So many platitudes in the world of Motocross.

And though we often use phrases and verbiage exclusive to those who ride as a way to encourage, look the part or just as a mere cliché, common sayings you hear in and around the track often started during training or practice sessions in order to get a point across.

But should you hold these truths to be self-evident or pass them off simply as words from a Moto geek trying to come across as the grisly old veteran who likes to share his days of bar-banging wisdom? Take heed and ride smart because some of what you hear is actually good advice. So, read on and keep the rubber side down!

Sometimes you have to slow down to go faster

If you have ever taken a Motocross class, you probably heard "Sometimes you have to slow down to go faster" on the first day and for good reason. Take this to mean knowing when to go slow and when to go fast. You can't be on the gas the whole time and expect to reach the checkers unscathed. Figuring out when to lay off the throttle and apply the brakes actually gets you further ahead than the untrained rider going balls-out. Furthermore...

What's the quickest distance between two points? A straight line. Taking the road less traveled and finding better lines might hug you on the inside while traveling at less than top speed but you don't travel as far or consume nearly the amount of energy as someone shredding through the main line at top speed.

Verdict: True

When in doubt throttle out

When a bike begins to swap whether from rough terrain or rider inexperience, rolling the throttle and riding faster often helps straighten the bike out and keeps you on two wheels. But sometimes following this rule sends you straight into the ground. Unfortunately, you need to take your licks on this one as experience helps you decide whether to throttle out or power down when your bike begins to rock.

Verdict: Mostly True

Pinned to win

You may have also heard "pin it to win it." When you head down the final stretch and your arch rival sits on your rear-fender you have it pinned to win. But, like the previous two phrases you need to know when to pin it and perhaps when to let off so you can go faster. Again, experience rules.

Verdict: Mostly True

Everything you have trained for lies on that pin that drops the gate

A long way of saying "the start is everything." Because it is. Get a good start, grab the holeshot and lead the rest of the way, right? It's usually not that easy but it's a lot easier to stay upfront after getting a good start than getting up front after a bad start. So, yes a simple little pin can make or break your race.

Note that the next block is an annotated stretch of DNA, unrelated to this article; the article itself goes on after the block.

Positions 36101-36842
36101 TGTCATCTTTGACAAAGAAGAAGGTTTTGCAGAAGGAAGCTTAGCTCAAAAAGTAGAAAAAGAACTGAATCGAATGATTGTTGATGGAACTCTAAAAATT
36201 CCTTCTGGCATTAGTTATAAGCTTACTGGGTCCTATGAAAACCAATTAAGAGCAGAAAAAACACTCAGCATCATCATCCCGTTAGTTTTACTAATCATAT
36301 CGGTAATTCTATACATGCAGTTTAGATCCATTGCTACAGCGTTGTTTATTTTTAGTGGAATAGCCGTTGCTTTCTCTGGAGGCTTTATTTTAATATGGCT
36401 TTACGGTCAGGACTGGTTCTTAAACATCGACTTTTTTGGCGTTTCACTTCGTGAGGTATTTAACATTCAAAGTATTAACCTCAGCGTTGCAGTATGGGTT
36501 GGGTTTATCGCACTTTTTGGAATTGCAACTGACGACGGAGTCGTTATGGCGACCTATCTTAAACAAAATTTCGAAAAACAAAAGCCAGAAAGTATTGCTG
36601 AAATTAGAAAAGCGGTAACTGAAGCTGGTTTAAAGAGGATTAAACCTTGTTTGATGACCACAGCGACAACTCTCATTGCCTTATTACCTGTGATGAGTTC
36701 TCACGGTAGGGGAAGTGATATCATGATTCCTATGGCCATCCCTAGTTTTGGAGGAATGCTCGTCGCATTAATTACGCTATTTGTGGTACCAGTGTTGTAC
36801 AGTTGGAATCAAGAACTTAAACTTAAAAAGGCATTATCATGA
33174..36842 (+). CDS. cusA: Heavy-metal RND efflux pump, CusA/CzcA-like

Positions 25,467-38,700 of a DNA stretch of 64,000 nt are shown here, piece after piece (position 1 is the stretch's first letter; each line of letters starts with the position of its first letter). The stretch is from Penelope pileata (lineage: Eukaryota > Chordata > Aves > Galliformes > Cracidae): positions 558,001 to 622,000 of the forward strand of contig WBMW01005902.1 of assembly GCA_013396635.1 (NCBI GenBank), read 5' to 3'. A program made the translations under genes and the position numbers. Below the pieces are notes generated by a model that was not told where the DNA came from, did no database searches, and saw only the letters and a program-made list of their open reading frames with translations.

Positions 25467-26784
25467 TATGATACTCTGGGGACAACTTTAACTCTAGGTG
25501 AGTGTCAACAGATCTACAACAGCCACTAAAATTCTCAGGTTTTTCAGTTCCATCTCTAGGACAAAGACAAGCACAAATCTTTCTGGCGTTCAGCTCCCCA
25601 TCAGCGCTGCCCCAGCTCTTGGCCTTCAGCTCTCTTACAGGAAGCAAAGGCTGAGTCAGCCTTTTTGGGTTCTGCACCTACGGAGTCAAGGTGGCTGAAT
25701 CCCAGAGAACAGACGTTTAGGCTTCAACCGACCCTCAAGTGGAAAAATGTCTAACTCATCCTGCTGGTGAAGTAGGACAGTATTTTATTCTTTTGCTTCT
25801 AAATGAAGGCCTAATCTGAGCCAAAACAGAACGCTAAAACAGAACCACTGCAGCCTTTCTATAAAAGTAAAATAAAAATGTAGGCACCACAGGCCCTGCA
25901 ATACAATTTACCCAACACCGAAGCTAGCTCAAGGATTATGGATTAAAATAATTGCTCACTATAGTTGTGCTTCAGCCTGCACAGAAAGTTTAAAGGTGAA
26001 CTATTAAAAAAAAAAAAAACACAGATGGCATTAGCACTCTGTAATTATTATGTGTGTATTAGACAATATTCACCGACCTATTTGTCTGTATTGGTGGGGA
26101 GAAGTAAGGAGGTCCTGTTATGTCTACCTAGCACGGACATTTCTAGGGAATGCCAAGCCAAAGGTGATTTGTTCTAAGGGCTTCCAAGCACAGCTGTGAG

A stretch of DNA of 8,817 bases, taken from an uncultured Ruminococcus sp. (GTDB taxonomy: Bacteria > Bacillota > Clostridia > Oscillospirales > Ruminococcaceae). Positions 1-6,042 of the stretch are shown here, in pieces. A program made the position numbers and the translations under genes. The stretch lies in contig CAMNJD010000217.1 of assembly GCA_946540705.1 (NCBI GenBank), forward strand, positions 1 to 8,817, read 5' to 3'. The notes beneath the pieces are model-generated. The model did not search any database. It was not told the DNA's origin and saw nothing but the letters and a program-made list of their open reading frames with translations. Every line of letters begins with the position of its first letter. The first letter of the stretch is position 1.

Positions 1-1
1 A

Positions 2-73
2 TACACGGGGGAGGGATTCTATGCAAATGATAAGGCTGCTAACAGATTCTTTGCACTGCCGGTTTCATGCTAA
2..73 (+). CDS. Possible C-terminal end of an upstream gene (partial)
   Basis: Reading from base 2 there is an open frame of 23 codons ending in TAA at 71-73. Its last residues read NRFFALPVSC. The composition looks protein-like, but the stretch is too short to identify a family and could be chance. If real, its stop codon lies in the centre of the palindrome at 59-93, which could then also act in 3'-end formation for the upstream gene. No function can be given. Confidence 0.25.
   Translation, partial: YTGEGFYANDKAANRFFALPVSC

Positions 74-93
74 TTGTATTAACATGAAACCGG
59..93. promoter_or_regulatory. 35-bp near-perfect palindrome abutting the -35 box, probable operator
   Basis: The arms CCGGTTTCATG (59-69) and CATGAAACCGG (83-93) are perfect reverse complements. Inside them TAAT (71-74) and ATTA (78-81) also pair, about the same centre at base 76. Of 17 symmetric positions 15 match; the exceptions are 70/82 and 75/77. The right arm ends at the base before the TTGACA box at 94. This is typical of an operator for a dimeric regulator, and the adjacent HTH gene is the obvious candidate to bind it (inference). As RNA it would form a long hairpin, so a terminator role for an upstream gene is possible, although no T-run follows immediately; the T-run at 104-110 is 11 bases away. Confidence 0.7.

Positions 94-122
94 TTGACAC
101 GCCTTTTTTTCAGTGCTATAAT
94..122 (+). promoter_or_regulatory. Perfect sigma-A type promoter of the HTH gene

Verdict: True

If You have a $10 head, Buy a $10 helmet

When deciding on protection money usually talks especially when it comes to your head. Of course you can find a quality helmet for under $200 but to get the latest in technology and fitment you generally have to spend a bit more on a helmet and cut costs anywhere else. Thus, if someone asks you for advice on the best helmet to buy and shows you a cut-rate, no-name brand MX helmet, tell them "if you have a $10 head, buy a $10 helmet." That usually gets the point across.

Verdict: True

One More Time

Just one more lap. I'll take that jump one more time. If you want to get an edge you need to practice longer and harder than the competition. Actually, that only works for running but when it comes to Motocross, pack it up. We don't believe in superstitions either but for some reason riders who take "one more fill-in-the-blank" tend to regret it. By then fatigue has set in and reaction time has slowed upping your chances of a gnarly get-off. Don't believe us? Check out "Recovering from a Bad Crash on the Motocross Track" about our friend and fellow MotoSport employee who doubled as a lawn dirt on his last lap.

Verdict: False

Keep in mind the next time you grip it and rip it after someone yells "Go Big or Go Home" these words didn't become common dirt bike sayings overnight. Somewhere in time they took root, passing from one rider to the next who either triumphantly embraced the advice or challenged the notion to their own peril only to think "this is going to hurt" moments later.